6:45pm: Tony Abbott’s former Chief of Staff, Peta Credlin, has told Sky News that a reluctance on the part of Liberal volunteers to turn out int he seat of Eden-Monaro is because of member Peter Hendy’s role in the downfall of her former boss.
Hendy was a key member of the coup against Tony Abbott last year. His seat is being challenged by Labor’s Mike Kelly, a prominent member of the Gillard government.
Credlin told Sky News it wasn’t a punishment of Hendy, rather a loss of respect by grassroots members, which explained a low turnout among Liberal volunteers.
6:35pm: Very early counts have started coming in from the AEC. Interestingly, the seat of Eden-Monaro – the bellweather seat that has always fallen to the party that goes on to win government – is showing an early 12 per cent swing to Labor.
That would be a big enough swing for them to win government. But there’s only a few booths in. It’s too early to determine if that’s a uniform swing across the electorate. It may also be a seat that finally bucks its own trend – Labor is running prominent former Gillard minister Mike Kelly, which will likely boost the vote slightly.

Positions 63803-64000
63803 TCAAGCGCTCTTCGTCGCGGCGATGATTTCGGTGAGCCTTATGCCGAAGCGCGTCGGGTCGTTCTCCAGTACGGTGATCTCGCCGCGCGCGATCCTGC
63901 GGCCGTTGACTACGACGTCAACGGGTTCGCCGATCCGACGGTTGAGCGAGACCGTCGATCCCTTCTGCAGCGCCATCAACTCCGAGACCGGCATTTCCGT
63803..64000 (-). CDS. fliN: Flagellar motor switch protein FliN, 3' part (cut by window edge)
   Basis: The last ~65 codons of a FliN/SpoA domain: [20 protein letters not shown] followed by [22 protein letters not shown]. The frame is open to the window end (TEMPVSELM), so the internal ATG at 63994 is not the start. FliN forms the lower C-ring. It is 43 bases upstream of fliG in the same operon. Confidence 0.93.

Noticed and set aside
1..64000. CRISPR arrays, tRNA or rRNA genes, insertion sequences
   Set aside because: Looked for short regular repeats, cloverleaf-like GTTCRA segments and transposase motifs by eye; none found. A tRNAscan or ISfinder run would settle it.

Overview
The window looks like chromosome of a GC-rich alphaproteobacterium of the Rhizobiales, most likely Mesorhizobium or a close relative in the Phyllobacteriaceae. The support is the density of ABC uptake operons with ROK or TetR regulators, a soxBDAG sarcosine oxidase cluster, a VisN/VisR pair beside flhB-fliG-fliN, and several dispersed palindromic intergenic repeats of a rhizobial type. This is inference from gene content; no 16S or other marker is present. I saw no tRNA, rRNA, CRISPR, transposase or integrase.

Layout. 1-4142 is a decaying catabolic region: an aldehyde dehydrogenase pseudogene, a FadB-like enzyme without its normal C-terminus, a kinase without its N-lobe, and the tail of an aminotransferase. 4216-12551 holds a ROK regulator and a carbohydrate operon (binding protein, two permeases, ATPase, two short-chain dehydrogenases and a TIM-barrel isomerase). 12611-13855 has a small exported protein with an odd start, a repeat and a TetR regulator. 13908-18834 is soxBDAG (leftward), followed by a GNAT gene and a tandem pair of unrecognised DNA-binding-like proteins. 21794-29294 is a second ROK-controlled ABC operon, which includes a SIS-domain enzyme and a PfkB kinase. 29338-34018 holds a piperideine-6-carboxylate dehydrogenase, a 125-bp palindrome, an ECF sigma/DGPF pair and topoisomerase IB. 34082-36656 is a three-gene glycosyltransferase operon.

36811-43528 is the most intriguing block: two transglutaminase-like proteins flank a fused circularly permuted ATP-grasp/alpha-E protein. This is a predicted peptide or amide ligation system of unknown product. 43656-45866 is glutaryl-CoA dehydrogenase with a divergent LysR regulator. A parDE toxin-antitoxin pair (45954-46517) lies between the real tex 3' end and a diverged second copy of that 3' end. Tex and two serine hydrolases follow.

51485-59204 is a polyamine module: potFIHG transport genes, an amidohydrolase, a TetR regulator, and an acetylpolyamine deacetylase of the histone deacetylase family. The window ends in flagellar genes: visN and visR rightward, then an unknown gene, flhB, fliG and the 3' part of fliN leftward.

6:32pm: AAP is reporting that independent candidate Rob Oakeshott has lodged a formal complaint after voting officers in the seat of Lyne, on the mid north coast of NSW, ran out of Cowper absentee ballot papers on election day.
An AEC redistribution of the seats of Lyne and Cowper have seen their boundaries extensively redrawn. This meant voters who were previously registered in Lyne had to ask for Cowper ballot papers at their local booths.
Oakeshott – whose old seat was Lyne until his retirement in 2013 – is trying to take Cowper off the Coalition’s Luke Hartsuyker.
Oakeshott claims polling booths in the suburbs of North Haven and Bonny Hills ran out of absentee ballot papers for the seat of Cowper.
Voters were reportedly told they would be signed off the electoral roll – thus avoiding a fine – but they would not be able to cast a ballot.
It’s potentially a serious problem from the AEC, which last election had to rehold the WA contest after losing just over 1,000 ballot papers.
Polling suggests the seat of Cowper will be very close.